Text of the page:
Why the theatrics with arbitration then?  Just let them get their court judgment and forget about it.

Link to comment
Share on other sites

16 hours ago, Goody_Ouchless said:

Off topic, but I wouldn't mind a thread on how people achieve SSDI. I know folks that are really in need and are told to "live on the street," and others that are living the life of Reilly. 

 

Whether you get approved for SSDI depends heavily on where you live.  There are some districts where Judges will rubber stamp an SSDI application for chronic hang nails and others that are so rigorous that someone with end stage renal disease on dialysis can't get approved.  You can do a Google search and find pages of stories of back logs, needing attorneys and people who can't get approved.  One thing clogging the system is the when the recession hit the number of applications sky rocketed because people who lost jobs were not eligible for unemployment or it ran out and the job market was terrible so they went for disability instead.  Many had chronic conditions for sure but in no way kept them from working.  Those with legitimate claims get caught in the Matrix of those who merely want a free check.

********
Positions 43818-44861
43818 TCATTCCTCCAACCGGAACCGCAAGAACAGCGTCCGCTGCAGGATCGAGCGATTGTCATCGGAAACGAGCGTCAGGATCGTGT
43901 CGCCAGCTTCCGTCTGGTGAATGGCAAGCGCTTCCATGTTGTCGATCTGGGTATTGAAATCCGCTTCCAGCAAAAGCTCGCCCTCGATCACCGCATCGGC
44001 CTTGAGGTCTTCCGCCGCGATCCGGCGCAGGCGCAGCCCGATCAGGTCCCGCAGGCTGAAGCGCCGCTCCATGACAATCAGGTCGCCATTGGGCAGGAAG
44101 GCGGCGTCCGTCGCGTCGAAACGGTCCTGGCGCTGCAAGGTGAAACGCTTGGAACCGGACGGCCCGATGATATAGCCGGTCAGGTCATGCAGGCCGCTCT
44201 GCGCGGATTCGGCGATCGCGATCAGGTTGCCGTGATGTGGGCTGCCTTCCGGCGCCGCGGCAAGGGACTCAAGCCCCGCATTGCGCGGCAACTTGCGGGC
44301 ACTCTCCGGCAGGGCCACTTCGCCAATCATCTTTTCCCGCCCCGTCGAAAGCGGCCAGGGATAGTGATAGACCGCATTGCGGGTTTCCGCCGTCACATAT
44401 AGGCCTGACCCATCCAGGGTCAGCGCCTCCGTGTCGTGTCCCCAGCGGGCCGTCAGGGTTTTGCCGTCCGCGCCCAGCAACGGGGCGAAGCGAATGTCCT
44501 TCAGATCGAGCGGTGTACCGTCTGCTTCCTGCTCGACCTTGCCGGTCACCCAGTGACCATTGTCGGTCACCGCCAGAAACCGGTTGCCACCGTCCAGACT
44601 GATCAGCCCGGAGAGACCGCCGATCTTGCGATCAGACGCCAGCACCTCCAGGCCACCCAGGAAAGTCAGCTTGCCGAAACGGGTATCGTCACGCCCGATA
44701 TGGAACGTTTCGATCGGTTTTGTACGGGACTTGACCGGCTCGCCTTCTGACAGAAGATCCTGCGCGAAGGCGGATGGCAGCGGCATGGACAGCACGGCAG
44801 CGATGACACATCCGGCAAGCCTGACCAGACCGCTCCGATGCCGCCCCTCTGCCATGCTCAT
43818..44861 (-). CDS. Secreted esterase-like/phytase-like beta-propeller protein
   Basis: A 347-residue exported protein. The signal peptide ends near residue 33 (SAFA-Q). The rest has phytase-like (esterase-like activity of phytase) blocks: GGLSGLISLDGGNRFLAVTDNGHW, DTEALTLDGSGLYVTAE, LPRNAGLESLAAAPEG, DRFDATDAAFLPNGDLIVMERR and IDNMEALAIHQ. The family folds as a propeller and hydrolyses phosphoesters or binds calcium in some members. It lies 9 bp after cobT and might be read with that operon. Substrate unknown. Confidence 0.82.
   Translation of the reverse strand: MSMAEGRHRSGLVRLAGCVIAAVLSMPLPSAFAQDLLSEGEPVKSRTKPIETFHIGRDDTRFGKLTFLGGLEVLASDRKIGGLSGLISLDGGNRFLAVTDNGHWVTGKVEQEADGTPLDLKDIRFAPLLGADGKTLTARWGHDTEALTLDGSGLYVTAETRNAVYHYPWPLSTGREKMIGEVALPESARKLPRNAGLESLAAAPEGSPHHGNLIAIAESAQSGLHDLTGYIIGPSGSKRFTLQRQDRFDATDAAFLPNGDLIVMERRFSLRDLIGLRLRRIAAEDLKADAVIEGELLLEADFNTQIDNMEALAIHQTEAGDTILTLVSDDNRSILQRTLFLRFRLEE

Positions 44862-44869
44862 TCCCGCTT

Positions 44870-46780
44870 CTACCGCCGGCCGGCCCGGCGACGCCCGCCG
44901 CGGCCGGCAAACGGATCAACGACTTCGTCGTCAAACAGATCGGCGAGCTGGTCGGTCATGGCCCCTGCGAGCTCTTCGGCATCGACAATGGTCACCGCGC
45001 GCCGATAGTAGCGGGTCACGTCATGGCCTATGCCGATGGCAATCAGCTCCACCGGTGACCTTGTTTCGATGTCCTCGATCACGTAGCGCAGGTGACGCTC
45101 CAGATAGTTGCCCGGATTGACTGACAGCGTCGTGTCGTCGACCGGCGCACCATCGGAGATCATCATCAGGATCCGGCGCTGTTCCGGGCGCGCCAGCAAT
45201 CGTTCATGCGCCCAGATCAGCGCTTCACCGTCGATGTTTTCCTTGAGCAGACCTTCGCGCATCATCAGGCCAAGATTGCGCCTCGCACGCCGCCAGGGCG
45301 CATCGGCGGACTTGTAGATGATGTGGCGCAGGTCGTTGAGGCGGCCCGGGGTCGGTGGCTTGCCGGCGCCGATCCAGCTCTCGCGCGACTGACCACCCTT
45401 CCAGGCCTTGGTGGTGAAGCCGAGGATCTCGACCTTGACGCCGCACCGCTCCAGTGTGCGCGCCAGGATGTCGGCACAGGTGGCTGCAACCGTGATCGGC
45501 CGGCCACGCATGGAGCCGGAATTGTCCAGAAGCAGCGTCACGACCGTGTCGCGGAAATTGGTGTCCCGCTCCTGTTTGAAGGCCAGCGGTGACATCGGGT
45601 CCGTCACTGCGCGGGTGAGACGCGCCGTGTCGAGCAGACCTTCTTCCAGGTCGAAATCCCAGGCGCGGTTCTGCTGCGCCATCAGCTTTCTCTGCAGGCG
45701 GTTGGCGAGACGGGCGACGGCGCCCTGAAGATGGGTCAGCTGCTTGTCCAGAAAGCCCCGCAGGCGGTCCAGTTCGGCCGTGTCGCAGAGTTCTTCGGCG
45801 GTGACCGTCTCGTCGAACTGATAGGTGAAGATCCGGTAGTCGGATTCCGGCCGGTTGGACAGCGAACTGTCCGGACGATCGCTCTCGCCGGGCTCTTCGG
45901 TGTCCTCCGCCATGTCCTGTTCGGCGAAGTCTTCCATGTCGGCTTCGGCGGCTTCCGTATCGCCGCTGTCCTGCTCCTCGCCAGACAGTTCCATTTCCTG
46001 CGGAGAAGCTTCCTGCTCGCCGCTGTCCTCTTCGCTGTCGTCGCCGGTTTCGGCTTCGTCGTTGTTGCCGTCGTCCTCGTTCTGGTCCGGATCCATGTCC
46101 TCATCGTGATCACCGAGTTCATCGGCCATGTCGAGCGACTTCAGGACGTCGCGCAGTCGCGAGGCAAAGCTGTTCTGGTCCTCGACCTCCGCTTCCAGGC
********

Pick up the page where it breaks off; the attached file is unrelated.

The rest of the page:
Link to comment
Share on other sites

On 4/6/2019 at 6:53 PM, Jasonmaust24 said:

Thank you! Would it still be possible to reach a settlement at this point? Who would I contact Discover or the lawyer representing them?